• You work in a kitchen. It’s hot as hell in there. Everyone works so very closely. The physical energy, the yelling, the intimacy of working in a creatively intense space has no outlet. Suddenly the dishwasher looks cute, so does the chef and the waitress. No one is particularly attractive. But because it’s such a closed environment, everyone falls in love with one another. They get transference over the power play that happens in the kitchen. It happens anytime you have an authority figure in the role of teacher or manager.
  • You’re in prison, a school, a classroom or a small town. It’s where you spend all your time day in and day out. Suddenly, everyone is having sex, yes, even incest. You don’t have to get drunk for someone to start looking cute: you just don’t have an option—so everything starts to look very attractive. You paint ideals onto people whom you’re working closely with. That’s transference. Then you wonder why men start fucking each other up the ass in prison. It’s not just because it’s rape. It’s transference.

Transference doesn’t always have to do with sex. But sex is creative energy, and creativity needs an outlet. Every time you find yourself in an enclosed space with people, there’s bound to be some form of energy exchanged; a repulsion that turns into an attraction, a fear that turns into love and so on. Then there is the “nightingale” complex, where you fall in love with your doctor, dentist, nurse or caregiver. And the Nightingale, I feel is probably the most tender of all Transference because it’s usually a caregiver that knows the deepest secrets of your physical and spiritual ailment than anyone else; they know about you more than you know yourself. And because of this, it is very easy to fall in love with a caregiver. This is probably explains why Larry Flynt ended up marrying his nurse; ‘cause who else could he trust but the person that changes his underwear right? That’s a very intimate thing. Other than yourself, if someone changes your underwear, they may as well have touched your very soul ’cause no one else goes there unless they have permission.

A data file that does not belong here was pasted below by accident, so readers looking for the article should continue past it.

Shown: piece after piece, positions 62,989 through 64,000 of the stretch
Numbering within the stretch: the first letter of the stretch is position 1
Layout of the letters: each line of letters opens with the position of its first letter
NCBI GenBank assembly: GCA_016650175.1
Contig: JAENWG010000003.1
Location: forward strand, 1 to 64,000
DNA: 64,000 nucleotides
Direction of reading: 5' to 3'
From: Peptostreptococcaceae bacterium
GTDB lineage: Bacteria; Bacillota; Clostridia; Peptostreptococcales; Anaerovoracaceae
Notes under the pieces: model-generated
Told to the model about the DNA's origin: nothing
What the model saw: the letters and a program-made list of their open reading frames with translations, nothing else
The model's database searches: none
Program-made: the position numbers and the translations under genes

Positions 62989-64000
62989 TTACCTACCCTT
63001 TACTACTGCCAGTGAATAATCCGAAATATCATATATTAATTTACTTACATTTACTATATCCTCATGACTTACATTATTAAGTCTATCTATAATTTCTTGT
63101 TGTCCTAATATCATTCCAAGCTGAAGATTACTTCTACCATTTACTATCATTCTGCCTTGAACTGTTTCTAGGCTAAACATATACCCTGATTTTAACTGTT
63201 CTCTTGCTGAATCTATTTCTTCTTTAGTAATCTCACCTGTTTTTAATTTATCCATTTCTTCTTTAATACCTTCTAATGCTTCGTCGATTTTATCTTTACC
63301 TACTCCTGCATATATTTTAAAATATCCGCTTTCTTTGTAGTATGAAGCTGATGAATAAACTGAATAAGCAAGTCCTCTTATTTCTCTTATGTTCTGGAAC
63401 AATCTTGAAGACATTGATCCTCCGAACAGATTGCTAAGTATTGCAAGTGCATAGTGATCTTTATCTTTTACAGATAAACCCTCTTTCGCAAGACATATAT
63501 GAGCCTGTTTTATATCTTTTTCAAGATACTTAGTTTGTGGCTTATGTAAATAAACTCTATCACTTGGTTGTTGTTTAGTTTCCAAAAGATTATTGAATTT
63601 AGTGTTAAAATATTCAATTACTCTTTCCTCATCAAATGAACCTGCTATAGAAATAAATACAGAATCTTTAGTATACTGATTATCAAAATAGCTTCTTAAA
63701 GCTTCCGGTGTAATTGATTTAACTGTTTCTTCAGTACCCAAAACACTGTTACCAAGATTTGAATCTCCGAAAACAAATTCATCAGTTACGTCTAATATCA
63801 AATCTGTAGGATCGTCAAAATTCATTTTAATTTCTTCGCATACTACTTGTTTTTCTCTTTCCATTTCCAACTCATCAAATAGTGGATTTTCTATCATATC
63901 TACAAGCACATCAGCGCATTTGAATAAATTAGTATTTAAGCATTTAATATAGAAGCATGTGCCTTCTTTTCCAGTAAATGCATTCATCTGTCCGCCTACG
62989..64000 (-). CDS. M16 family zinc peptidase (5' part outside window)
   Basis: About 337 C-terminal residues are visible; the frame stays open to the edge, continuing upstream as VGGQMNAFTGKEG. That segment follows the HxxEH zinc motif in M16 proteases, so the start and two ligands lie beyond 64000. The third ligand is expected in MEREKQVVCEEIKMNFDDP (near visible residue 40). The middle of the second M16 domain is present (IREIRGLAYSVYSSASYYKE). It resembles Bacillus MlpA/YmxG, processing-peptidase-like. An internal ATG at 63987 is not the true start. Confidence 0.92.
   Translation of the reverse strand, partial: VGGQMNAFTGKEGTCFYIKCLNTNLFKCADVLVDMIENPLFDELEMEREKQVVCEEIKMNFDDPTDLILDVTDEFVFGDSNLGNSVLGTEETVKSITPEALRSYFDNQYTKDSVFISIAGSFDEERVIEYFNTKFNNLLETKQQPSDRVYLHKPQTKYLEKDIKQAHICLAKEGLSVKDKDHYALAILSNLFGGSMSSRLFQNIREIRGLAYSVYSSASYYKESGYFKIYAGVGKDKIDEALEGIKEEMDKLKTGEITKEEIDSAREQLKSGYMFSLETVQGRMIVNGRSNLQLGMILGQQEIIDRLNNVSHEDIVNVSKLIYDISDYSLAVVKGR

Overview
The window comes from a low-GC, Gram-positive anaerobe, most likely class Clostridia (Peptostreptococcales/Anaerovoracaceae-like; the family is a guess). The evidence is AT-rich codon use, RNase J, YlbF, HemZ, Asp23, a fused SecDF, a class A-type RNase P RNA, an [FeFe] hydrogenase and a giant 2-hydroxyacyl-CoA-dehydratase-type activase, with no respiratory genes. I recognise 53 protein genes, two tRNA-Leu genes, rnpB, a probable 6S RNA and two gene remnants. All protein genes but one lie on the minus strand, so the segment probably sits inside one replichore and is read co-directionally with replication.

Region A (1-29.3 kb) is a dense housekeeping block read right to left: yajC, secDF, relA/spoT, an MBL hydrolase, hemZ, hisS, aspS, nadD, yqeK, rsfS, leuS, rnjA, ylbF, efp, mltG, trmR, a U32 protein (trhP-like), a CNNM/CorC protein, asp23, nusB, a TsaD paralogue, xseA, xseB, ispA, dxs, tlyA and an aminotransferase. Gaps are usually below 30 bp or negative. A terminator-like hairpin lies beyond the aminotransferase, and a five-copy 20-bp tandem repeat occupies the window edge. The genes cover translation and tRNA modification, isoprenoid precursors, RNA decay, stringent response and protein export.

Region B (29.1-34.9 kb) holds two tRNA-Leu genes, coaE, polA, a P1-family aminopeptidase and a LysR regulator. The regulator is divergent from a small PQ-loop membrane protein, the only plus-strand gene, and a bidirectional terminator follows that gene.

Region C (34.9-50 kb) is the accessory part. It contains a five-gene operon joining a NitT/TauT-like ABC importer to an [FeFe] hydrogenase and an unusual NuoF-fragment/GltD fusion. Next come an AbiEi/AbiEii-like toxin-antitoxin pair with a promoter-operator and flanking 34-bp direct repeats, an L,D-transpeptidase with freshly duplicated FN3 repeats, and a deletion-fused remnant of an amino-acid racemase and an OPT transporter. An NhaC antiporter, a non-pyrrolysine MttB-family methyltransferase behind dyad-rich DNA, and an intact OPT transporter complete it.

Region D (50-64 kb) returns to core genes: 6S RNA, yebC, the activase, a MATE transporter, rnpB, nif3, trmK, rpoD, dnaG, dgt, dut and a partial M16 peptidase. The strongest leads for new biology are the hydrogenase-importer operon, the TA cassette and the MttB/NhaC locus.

Then there is the Stockholm syndrome; where you fall in love with your perpetrator. All of this is transference.

Psychologists will probably disagree with my description of Transference. For me, the reason Transference in so important to understand in filmmaking is because it’s about the test of transcendence. If you’re able to hold the creative tension between yourself and those you’re working intimately with, you’ve mastered a level of professionalism and in a sense, a form of saintliness. You’ve risen above one totem pole of the human race.

Transference is a real thing. They don’t teach this to you in film, directing or acting classes. Maybe one day they will, I dunno. But I can say that it’s a real thing, so I try to break it to actors when I know I need to develop a very close and unique bond to them. When an actor isn’t prepared for this, the Transference gets to their ego and they feel worshiped or they get scared. Then you get into a power complex, a power play–and that’s bad and shuts down the creative line between the director and actor. For me, there needs to be a falling in love process that happens in the acting process, this is when the camera falls in love with an image. If a director’s eye does not fall in love with the image: it shows on film. There’s no life to the film. It’s just mechanical.

When you don’t know what transference is or that it’s happening: a lot of abuse of power happens and creative energy is wasted in the filmmaking process. People fall in love on film sets all the time. People also use the “casting couch” to get what they want because of transference. Whatever it is that the director projects onto the actor and vice versa is usually some form of transference.